MBA Program Spotlight: Non-Profit Management
When thousands of middle and upper level managers found themselves out of work years ago after the economy crashed, some took the opportunity to branch out into employment fields that were more closely aligned with their passions for social justice and community service. Unknowingly, they started a major shift in the non-profit world. While previously non-profits tended to recruit people with degrees in social work, education, and health, they began to increasingly look for people with business degrees. They recognized the benefits that employees with financial savvy and business analytics know-how could bring to a non-profit office to complement the talent they had already acquired. The interest in bringing MBA graduates on board has not waned. And while salaries may not be as high as they are in the for-profit sector, the levels of job satisfaction can sometimes exceed those found elsewhere.
What’s so great about this school? It’s Stanford. Isn’t that enough? Well, if your sights are set on a top-tier school, there are several reasons to choose to Stanford over some of its big name competitors. Stanford’s MBA program was the first in the country to offer students a chance to study public management and has a long track record of education excellence in this area. It now runs a Public Management and Social Innovation program through its business school and this program has over 50 electives in areas of interest to non-profits, including philanthropy, health care, and the environment. If you opt to follow this program to obtain the certificate, you can participate in experiential learning, social innovation study trips, and numerous clubs that will help you expand your professional network.
School Type: Private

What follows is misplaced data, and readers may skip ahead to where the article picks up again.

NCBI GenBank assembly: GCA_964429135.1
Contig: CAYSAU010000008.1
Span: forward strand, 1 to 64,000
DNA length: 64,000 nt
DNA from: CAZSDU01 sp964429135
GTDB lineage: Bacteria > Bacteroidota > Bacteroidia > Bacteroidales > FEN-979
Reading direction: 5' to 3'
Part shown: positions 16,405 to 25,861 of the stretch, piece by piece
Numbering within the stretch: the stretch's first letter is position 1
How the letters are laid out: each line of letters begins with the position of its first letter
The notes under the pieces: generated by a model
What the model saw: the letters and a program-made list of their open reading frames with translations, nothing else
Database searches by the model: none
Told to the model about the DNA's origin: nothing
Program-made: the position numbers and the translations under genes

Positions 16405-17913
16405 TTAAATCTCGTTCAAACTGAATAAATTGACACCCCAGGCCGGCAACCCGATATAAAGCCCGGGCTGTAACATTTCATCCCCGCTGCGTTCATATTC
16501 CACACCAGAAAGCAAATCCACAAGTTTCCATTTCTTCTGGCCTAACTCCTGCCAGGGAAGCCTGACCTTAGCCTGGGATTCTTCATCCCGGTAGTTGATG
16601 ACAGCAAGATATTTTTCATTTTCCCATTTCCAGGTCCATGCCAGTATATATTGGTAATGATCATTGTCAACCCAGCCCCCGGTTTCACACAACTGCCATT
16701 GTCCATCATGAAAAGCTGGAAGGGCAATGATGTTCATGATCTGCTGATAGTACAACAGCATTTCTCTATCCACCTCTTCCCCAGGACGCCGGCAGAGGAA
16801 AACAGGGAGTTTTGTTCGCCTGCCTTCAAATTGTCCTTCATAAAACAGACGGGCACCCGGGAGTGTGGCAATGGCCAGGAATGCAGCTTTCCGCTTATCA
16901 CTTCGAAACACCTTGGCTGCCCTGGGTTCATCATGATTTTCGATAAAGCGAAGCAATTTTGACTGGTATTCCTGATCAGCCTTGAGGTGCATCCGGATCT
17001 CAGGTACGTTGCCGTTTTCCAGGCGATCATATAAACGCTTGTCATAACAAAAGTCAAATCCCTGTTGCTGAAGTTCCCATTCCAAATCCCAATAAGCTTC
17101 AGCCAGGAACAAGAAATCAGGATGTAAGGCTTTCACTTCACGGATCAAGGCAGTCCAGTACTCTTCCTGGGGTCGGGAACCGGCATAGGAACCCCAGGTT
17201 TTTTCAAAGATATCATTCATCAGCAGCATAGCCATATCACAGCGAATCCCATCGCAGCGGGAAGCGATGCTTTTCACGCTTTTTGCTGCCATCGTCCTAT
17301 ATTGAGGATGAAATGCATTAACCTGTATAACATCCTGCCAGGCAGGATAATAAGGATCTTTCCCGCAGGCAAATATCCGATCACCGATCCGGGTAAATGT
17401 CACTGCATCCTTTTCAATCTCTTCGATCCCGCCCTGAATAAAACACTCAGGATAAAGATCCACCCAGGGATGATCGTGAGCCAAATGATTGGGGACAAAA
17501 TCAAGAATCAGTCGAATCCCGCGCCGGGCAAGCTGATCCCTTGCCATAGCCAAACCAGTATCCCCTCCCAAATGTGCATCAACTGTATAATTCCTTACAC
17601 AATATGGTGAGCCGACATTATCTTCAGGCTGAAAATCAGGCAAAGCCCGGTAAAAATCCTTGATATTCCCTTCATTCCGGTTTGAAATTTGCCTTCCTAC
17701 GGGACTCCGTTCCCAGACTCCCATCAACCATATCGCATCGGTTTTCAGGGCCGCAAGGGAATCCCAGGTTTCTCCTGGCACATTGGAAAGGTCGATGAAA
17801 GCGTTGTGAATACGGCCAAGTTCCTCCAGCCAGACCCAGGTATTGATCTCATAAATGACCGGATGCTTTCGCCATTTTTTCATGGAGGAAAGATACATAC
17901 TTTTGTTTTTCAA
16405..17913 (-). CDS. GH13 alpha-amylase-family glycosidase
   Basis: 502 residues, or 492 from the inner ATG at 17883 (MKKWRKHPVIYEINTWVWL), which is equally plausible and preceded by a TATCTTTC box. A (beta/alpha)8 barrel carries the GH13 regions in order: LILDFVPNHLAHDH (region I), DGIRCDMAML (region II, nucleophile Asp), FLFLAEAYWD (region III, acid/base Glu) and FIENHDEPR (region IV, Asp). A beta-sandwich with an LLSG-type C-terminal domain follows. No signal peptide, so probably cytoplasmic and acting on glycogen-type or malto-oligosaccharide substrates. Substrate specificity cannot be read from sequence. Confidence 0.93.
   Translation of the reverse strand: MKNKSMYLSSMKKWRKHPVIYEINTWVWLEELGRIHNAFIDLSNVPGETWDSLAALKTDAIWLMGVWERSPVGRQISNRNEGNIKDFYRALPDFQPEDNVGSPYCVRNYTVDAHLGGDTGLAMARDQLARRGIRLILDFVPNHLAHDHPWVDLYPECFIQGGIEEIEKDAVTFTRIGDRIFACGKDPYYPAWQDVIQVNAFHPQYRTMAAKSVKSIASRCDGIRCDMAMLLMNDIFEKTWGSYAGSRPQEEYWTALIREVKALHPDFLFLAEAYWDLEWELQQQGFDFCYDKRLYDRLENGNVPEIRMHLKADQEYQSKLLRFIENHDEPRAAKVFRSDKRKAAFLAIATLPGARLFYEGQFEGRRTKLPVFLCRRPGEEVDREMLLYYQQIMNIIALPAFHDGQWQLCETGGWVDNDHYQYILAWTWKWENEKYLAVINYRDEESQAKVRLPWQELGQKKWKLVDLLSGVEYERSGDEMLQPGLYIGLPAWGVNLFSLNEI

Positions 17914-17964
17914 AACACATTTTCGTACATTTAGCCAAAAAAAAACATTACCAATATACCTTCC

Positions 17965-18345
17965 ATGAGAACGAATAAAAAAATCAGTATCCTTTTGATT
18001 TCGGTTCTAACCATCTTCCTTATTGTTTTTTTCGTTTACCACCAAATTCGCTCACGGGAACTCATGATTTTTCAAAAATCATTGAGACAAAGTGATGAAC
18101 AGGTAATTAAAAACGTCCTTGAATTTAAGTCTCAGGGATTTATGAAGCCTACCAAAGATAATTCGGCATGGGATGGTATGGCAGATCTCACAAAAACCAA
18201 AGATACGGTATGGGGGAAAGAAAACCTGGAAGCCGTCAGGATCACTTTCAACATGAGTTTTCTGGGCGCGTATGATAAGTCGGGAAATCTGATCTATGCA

Median GMAT Score: 729
Average Incoming GPA: 3.6
Percent of Applicants Accepted: 7%
Student to Faculty Ratio: 2:1
Average Student Age: 25
Willamette University – Atkinson School of Management
What’s so great about this school? Willamette is one of only two MBA programs in the world that is accredited by NASPAA (The National Association of Schools of Public Affairs and Administration), so you can be confident that you are getting not only a stellar business education, but also a stellar non-profit education. The Not-for-Profit Management MBA allows students to specialize in an analytics track, a general management track, or to create an individualized program of study. These specializations guarantee students more time spent in classes that are applicable to their areas of interest and less time wasted in classes that aren’t relevant to their future careers.
School Type: Private
Median GMAT Score: 560
Average Incoming GPA: 3.3
Percent of Applicants Accepted: 41%
Student to Faculty Ratio: 4:1
Average Student Age: 26
Suffolk University – Sawyer Business School
What’s so great about this school? Suffolk University is a convenient option for part-time students, as well as full-time students, because the courses required for the Non-Profit Management concentration are offered in the evenings. Many of the electives teach financial skills: grant management and portfolio management, for example. You can also study skills that are more difficult for non-profit recruiters to find in their candidates, such as labor law and web design, in order to make your resume more attractive to potential employers.
School Type: Private
Median GMAT Score: 498
Average Incoming GPA: 3.12
Percent of Applicants Accepted: 79%
Student to Faculty Ratio: 6:1
Average Student Age: 27
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